by Georgina Lee and Martin Williams

Claim 1: Police officers who started in 2010 are now 32 per cent better off in real terms

On Wednesday, Theresa May told Parliament:

“A new police officer in 2010, thanks to progression pay, annual basic salary increases and the increase in the personal allowance, which is a tax cut for people, has actually seen an increase in their pay of over £9,000 since 2010—a real-terms increase of 32%.”

So how did the Prime Minister arrive at this figure?

The Treasury told us the sum was calculated using three components of police pay:

  • “Annual 1% rises in basic pay which followed the two-year freeze at the start of the decade;
  • “Seven years’ worth of annual progression pay increments reflecting greater seniority;
  • “Government decisions to raise the threshold for paying income tax gradually from £6,475 in 2010/11 to £11,500 in 2017/18.”

These calculations are technically correct.

It is true that police constables get a pay rise for each year of service – so Mrs May’s hypothetical PC who joined the service in 2010 would have had a pay rise each year simply for staying in post. Pay scales have also shifted up by 1 per cent each year since 2013.

Taking these factors into account, our constable would have seen their nominal salary go up as follows during their time in post:

But this increase is almost entirely thanks to our imaginary PC moving up the ranks to become a more senior constable – rather than a pay rise from the government.

Many of us would expect our employer to increase our wages slightly each year, regardless of promotion, to match inflation. But the Tories haven’t done this for most public sector workers.

For the first two years of the Tory government, there was no inflation-linked salary uplift. And when one did arrive, it was much lower than the annual rate of inflation: just 1 per cent a year.

Inflation has outstripped the government’s police pay rises since 2010.

So yes, Theresa May is right that an individual PC who joined the force in 2010 now earns significantly more than they did when they began. But that’s only because they’ve become more senior in that time.

And the government has also tinkered with seniority-based pay.

It used to be the case that for their first ten years of service, a police constable would move up a salary band each year to reflect their increased experience. However, the Conservatives cut this to seven years. This means officers can’t get any more seniority-based pay increments unless they are promoted to a new rank.

[Update 15 September: The Home Office have contacted us to point out that this means PCs reach the top pay bracket faster than they would have done under the old system. Here’s a link that shows how the pay bands have changed.]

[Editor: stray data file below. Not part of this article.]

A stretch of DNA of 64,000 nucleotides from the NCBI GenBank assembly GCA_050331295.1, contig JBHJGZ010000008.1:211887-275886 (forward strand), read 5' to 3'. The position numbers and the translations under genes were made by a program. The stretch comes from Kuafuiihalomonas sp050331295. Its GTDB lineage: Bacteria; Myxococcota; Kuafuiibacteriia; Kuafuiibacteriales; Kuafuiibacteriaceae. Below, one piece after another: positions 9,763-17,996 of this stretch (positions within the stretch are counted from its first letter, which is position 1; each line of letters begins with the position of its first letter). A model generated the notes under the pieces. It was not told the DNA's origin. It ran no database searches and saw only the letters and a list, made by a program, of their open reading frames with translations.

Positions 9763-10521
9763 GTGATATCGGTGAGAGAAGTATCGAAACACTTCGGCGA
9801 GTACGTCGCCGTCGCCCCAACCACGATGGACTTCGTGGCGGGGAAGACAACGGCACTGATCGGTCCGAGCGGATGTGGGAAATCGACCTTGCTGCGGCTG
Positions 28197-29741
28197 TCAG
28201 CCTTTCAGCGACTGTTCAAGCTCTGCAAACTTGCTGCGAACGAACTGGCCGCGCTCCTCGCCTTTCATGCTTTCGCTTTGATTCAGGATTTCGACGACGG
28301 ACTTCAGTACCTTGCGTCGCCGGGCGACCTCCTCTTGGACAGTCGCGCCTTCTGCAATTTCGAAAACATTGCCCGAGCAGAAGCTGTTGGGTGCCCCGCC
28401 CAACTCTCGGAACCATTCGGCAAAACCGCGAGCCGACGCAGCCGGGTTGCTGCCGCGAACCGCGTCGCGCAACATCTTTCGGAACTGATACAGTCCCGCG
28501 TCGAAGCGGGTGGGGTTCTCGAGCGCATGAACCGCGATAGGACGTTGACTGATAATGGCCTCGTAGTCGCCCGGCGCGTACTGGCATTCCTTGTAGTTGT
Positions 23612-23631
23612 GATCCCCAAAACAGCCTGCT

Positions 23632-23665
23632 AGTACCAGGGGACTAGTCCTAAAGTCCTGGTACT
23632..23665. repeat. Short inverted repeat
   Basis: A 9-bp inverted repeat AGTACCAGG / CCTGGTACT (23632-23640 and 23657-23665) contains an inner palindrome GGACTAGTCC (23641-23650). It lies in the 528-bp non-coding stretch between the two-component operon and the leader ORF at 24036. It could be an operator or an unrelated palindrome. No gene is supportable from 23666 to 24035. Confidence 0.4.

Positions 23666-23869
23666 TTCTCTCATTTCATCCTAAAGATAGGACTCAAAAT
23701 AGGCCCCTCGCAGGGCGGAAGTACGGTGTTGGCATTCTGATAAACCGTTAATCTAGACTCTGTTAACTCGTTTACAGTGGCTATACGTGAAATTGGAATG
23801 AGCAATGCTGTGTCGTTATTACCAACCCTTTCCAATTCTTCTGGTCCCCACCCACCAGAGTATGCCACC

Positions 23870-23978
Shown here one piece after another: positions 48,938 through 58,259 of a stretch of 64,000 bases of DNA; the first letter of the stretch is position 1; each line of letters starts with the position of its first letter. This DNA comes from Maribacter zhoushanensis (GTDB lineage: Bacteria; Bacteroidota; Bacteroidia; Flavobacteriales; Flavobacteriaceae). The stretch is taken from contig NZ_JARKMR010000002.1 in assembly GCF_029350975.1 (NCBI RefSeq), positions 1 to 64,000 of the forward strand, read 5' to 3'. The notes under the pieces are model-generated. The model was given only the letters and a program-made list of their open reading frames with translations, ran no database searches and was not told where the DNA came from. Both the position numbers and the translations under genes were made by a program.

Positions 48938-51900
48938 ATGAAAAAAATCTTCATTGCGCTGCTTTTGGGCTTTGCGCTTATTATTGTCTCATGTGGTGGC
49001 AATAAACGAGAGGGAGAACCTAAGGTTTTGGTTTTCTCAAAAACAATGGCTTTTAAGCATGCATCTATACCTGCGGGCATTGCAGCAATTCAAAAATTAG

The Police Federation tell us that more than half of all officers are stuck at the top of their pay band.

And for each year’s new recruits, the situation is only getting worse.
Starting salaries for police constables have fallen in real terms every year since 2009. A freshly-minted PC starting out in 2009 was earning the equivalent of £27,400 in today’s prices. That figure is now £24,204.

It’s worth noting that this is not the first time the Conservatives have used pay figures in this misleading way.

During the election campaign, Theresa May suggested that around half of NHS staff had received a 3 per cent annual pay rise – rather than the standard 2 per cent increase. However, as we pointed out at the time, the Prime Minister had included potential progression pay to reach her figure. So it was not a reflection of any pay rises handed out by the government, but simply that some individuals had managed to secure more money by progressing up the NHS pay scale.

Claim 2: A ‘2 per cent’ pay rise?

The government has also made misleading claims about implementing the recommendation of the Police Remuneration Review Body.

The PRRB recommended a “consolidated increase of 2 per cent to all pay points for federated and superintending ranks”.

At Prime Minister’s Questions, Theresa May said the government would implement the review body’s suggestions. “They reported and made their recommendations,” she said. “We accepted them.”

She repeated this again, saying: “The government have taken those recommendations.”

And, on Thursday, policing minister Sarah Newton confirmed: “Police officers will be receiving a 2 per cent increase.”

However, the government is not sticking to the recommendations.

Rather than a “consolidated increase of 2 per cent”, the government have instead announced a “1 per cent increase to base pay for all ranks,” along with an “additional one-off non-consolidated payment,” which is worth an extra 1 per cent.

Although the total adds up to 2 per cent, this very different to what the review body recommended. The extra money the government has announced (on top of the fixed 1 per cent pay cap) is simply a one-off payment, like a bonus. It is not a regular salary increase to be applied each year. This also means it is not pensionable.

When Labour criticised the government over this, the policing minister said: “I don’t really think we could really be accused of a sleight-of-hand when we are standing here in Parliament being very clear as to what we have done.”

But here at FactCheck, we think the government has been less than clear. They implied they were implementing recommendations for a 2 per cent pay rise. In fact, they awarded a 1 per cent pay rise and a one-off bonus payment.